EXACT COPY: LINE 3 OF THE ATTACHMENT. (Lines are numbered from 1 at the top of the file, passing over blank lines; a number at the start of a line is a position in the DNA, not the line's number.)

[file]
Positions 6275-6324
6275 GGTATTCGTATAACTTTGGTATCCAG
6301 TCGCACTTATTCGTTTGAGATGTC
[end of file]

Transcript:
6301 TCGCACTTATTCGTTTGAGATGTC